verb (used with object), bird·ied, bird·ie·ing.
Origin of birdie
Examples from the Web for birdies
So he came back and found us, listening to the birdies singing, as you would put it.Dave Dawson at Truk|Robert Sydney Bowen
"So my birdies must coo at midnight on the house-tops," he finally remarked.Mlle. Fouchette|Charles Theodore Murray
At an incredibly early age this baby could tell you how the birdies fly and what the kitty says.The Next of Kin|Nellie L. McClung
We looked so for the birdies all, all the time; but only two came, and went away again directly.A Walk and a Drive.|Thomas Miller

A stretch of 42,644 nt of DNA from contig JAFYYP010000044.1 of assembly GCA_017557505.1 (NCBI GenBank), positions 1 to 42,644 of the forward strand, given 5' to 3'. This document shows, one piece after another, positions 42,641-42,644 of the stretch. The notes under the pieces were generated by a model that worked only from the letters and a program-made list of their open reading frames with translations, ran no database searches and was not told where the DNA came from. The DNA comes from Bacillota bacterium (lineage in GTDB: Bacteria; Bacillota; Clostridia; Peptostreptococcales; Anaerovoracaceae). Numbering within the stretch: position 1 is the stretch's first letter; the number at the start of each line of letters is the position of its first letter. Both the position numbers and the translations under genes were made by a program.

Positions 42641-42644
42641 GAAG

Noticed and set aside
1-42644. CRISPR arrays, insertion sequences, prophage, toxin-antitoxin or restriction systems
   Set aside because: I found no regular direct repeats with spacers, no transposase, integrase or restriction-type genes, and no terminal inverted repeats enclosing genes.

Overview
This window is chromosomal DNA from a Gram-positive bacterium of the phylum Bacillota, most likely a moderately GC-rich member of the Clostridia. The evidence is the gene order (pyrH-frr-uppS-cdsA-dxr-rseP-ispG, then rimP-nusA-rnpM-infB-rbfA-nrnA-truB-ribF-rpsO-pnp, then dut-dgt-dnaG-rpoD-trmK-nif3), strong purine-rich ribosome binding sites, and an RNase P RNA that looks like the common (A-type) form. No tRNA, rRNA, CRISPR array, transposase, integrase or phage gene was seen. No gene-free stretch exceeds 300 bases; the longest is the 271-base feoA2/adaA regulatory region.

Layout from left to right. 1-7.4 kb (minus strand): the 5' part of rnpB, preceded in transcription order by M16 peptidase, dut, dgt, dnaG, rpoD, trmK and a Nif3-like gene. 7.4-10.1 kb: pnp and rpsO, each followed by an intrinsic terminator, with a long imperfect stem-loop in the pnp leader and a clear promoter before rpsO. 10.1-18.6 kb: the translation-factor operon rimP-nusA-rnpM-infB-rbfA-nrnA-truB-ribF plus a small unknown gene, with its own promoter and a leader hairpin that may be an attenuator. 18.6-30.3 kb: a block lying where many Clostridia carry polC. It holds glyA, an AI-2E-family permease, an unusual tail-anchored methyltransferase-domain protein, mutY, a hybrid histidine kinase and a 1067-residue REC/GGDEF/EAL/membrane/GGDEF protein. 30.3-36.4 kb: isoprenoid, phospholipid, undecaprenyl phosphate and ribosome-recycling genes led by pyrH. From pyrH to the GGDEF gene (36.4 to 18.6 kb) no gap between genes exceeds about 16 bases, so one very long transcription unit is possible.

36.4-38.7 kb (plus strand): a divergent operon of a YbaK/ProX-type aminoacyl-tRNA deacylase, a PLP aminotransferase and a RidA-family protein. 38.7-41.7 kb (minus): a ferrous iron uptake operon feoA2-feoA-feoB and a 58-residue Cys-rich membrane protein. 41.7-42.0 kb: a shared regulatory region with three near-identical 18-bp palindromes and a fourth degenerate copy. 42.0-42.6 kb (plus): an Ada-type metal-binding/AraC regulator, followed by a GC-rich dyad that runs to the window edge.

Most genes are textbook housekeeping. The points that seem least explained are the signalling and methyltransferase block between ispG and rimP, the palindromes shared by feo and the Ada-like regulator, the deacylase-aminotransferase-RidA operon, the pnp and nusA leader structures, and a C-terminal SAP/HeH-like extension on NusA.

All the particularly cross and disagreeable girls are Birdies and Sunbeams.Gypsy Breynton|Elizabeth Stuart Phelps
"little bird," 1792, from bird (n.1) + -ie. As golf slang for "a hole played one under par," by 1908, perhaps from bird (n.) in American English slang sense of "exceptionally clever or accomplished person or thing" (1839).